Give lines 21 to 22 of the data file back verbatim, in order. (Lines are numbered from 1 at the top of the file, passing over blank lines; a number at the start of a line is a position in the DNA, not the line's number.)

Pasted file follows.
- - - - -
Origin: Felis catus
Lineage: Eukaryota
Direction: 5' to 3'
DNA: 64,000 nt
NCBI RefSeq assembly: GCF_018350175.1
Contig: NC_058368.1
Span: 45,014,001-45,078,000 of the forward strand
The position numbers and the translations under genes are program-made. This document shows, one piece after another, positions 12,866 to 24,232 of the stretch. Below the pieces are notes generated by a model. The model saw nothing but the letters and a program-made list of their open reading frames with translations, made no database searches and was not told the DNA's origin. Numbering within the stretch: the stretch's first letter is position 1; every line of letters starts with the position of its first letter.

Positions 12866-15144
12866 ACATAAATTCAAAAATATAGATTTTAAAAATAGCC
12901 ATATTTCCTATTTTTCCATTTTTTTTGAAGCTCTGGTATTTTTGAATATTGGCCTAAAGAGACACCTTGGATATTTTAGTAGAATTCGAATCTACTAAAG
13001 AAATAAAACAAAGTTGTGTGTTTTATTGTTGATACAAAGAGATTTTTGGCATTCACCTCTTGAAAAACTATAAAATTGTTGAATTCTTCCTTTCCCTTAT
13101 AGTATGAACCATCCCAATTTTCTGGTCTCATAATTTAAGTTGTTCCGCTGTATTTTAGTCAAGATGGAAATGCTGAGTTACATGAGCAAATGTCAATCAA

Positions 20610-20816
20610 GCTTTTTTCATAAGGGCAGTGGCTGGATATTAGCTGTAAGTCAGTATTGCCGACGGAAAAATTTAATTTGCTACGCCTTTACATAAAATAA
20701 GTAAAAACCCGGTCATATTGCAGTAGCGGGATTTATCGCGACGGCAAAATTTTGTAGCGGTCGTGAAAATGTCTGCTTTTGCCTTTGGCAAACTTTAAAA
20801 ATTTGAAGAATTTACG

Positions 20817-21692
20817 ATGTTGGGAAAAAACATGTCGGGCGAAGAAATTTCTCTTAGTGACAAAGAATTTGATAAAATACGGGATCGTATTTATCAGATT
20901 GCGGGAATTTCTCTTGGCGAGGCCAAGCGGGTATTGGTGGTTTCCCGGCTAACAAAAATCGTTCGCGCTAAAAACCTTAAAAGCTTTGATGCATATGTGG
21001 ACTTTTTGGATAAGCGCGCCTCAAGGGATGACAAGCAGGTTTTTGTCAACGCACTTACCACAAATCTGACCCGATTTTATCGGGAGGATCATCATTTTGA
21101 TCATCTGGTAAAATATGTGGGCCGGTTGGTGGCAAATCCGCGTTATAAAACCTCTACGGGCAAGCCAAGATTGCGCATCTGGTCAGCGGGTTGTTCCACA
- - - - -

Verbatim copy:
21001 ACTTTTTGGATAAGCGCGCCTCAAGGGATGACAAGCAGGTTTTTGTCAACGCACTTACCACAAATCTGACCCGATTTTATCGGGAGGATCATCATTTTGA
21101 TCATCTGGTAAAATATGTGGGCCGGTTGGTGGCAAATCCGCGTTATAAAACCTCTACGGGCAAGCCAAGATTGCGCATCTGGTCAGCGGGTTGTTCCACA